July 31, 2012
DETROIT and PHILADELPHIAFDA expects documentation in the Form 483 responses it receives from dietary supplement companies following inspection of their facilities. If FDA isn't satisfied, warnings will follow, as shown by two letters released by the agency this week.
FDA found GMP (good manufacturing practice) violations at the facilities of Bell Lifestyle Products Inc. and United Nutrition Labs Inc., and the agency issued Form 483s at the end of each inspection, outlining the violations and other observations. Both companies responded, but FDA found the companies did not provide all the necessary documentation to show the corrective actions were taken.
Bell Lifestyle's QC, SOP Problems
FDA inspected Bell Lifestyle Products' South Haven, MI, facility from Feb. 14 to March 14, 2012, and found significant GMP violations, according to the warning letter. These violations along with other observations were noted on an FDA Form 483, issued on March 14; however, FDA found the company's response, dated March 29, to be lacking.
FDA found the Bell Lifestyles failed to make and keep written procedures for quality control (QC) operations, and it did not identify who was in charge of each QC step in the manufacturing process. FDA also found Bell Lifestyles did not have procedures for returned dietary supplements or product complaints. The company also did not have written procedures for holding and distributing operations, or for packaging and labeling operations
In its 483 response as well as in follow-up emails, Bell Lifestyle said it would establish and implement written procedures to correct all of the violations by April 30, and that it would send copies of its new standard operating procedures (SOPs) to FDA. However, the company did not send its revised SOPs as promised.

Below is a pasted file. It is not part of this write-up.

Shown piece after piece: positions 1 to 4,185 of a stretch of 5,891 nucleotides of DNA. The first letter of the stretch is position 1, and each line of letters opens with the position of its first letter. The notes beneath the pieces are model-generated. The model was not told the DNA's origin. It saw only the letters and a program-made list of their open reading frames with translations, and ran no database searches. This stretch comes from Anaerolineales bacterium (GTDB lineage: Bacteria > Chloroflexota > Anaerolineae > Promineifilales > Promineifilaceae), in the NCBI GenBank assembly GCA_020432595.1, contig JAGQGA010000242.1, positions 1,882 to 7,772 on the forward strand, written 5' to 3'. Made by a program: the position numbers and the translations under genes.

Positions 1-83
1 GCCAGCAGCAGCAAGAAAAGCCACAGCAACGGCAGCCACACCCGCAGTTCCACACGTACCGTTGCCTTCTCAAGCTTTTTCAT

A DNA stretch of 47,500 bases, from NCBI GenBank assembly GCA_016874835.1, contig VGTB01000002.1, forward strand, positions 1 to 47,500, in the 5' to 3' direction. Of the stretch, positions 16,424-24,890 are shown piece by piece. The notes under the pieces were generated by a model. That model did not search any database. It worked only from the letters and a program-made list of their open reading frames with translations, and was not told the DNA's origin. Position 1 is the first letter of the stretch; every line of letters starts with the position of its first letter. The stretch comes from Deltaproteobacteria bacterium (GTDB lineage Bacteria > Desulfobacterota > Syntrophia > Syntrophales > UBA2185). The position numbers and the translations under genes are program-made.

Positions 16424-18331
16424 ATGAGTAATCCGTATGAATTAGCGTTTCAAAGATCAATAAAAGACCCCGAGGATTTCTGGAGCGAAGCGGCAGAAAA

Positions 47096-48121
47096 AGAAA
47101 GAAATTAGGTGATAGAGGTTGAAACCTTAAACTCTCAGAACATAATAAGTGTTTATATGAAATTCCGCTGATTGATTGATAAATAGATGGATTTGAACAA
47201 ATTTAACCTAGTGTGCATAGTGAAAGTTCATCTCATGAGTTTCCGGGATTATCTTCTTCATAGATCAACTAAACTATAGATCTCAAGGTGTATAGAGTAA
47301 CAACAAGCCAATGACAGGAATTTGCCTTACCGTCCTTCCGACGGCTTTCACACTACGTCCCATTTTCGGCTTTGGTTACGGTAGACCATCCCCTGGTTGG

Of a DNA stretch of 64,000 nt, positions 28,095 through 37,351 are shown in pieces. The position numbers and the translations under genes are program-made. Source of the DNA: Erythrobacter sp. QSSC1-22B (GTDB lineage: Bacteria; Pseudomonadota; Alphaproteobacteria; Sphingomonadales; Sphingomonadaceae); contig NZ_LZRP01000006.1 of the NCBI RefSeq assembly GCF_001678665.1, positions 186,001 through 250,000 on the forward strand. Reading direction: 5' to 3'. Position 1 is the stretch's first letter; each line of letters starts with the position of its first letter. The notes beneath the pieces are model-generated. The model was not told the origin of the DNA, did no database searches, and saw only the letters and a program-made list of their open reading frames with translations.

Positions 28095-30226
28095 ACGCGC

"We will evaluate the adequacy of any proposed corrective action during our next inspection of your facility," FDA wrote.
United Nutrition's SOP, MMR Issues
FDA inspected United Nutrition Labs' Reedsville, PA, facility between Dec. 5 and 8, 2011, and on Dec. 19, 2011, and Jan. 11, 2012, and found it too failed to comply with GMPs. Specifically, United Nutrition did not have not have written product specifications, verify the identity of dietary ingredients before using them, have master manufacturing record (MMR) procedures for sampling, or calibrate manufacturing or testing instruments.
United Nutrition's Form 483 response, dated Jan. 9, 2012, was inadequate, according to FDA because while the company said it would implement new SOPs for each finished product to ensure specifications are met and that equipment is calibrated, it did not provide documentation to show it took this action. United Nutrition also told FDA it would change its MMR to include procedures for sampling and a cross-reference to procedures for tests or examinations, but it did not provide documentation.
In addition, FDA noted United Nutrition's QC director was not qualified because she does not have the necessary experience, knowledge and level of training. The agency said the three QC directors the company has had since the October 2010 inspection have not been qualified to hold the position. During a regulatory meeting on Feb. 17, 2011, FDA said the company committed to hiring a qualified individual. In United Nutrition's 483 response letter, it said the QC director and accounts executive would complete additional educational courses in QC in order to gain experience and training.
"We will re-evaluate the qualifications of your quality control director during the next inspection," FDA promised.
FDA closed its letter to United Nutrition by saying it may charge the company fees to cover any reinspection-related costs, as authorized by the Food, Drug and Cosmetic Act.
Documentation is the key here. FDA requires it, and companies that don't provide it will receive warning letters, follow-up inspections and even reinspection fees. If a dietary supplement company has the unfortunate experience of receiving a Form 483 after an inspection, it should provide FDA with all of the necessary documents to show the hows and whos of the corrective action. If not, that company can expect to hear from the agency again.
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